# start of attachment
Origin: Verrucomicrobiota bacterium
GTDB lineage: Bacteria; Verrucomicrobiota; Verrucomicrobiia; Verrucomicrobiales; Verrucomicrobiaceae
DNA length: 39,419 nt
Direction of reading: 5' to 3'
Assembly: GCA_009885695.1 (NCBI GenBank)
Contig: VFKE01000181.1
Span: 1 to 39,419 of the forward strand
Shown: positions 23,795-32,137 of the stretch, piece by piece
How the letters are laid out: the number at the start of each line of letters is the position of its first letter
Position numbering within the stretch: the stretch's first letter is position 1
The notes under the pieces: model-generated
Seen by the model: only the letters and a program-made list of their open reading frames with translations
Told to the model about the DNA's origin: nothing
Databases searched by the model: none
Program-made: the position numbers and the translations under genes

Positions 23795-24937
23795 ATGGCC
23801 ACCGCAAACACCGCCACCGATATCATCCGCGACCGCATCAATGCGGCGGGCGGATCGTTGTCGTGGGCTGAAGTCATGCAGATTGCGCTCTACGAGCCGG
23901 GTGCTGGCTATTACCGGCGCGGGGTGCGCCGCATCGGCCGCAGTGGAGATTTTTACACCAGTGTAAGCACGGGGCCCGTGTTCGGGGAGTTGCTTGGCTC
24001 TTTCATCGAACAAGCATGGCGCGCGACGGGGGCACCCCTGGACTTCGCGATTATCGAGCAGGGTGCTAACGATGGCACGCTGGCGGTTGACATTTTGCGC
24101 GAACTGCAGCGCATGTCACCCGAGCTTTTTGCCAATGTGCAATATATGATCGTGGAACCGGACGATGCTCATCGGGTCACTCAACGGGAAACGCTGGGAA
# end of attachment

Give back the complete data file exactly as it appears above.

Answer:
Origin: Verrucomicrobiota bacterium
GTDB lineage: Bacteria; Verrucomicrobiota; Verrucomicrobiia; Verrucomicrobiales; Verrucomicrobiaceae
DNA length: 39,419 nt
Direction of reading: 5' to 3'
Assembly: GCA_009885695.1 (NCBI GenBank)
Contig: VFKE01000181.1
Span: 1 to 39,419 of the forward strand
Shown: positions 23,795-32,137 of the stretch, piece by piece
How the letters are laid out: the number at the start of each line of letters is the position of its first letter
Position numbering within the stretch: the stretch's first letter is position 1
The notes under the pieces: model-generated
Seen by the model: only the letters and a program-made list of their open reading frames with translations
Told to the model about the DNA's origin: nothing
Databases searched by the model: none
Program-made: the position numbers and the translations under genes

Positions 23795-24937
23795 ATGGCC
23801 ACCGCAAACACCGCCACCGATATCATCCGCGACCGCATCAATGCGGCGGGCGGATCGTTGTCGTGGGCTGAAGTCATGCAGATTGCGCTCTACGAGCCGG
23901 GTGCTGGCTATTACCGGCGCGGGGTGCGCCGCATCGGCCGCAGTGGAGATTTTTACACCAGTGTAAGCACGGGGCCCGTGTTCGGGGAGTTGCTTGGCTC
24001 TTTCATCGAACAAGCATGGCGCGCGACGGGGGCACCCCTGGACTTCGCGATTATCGAGCAGGGTGCTAACGATGGCACGCTGGCGGTTGACATTTTGCGC
24101 GAACTGCAGCGCATGTCACCCGAGCTTTTTGCCAATGTGCAATATATGATCGTGGAACCGGACGATGCTCATCGGGTCACTCAACGGGAAACGCTGGGAA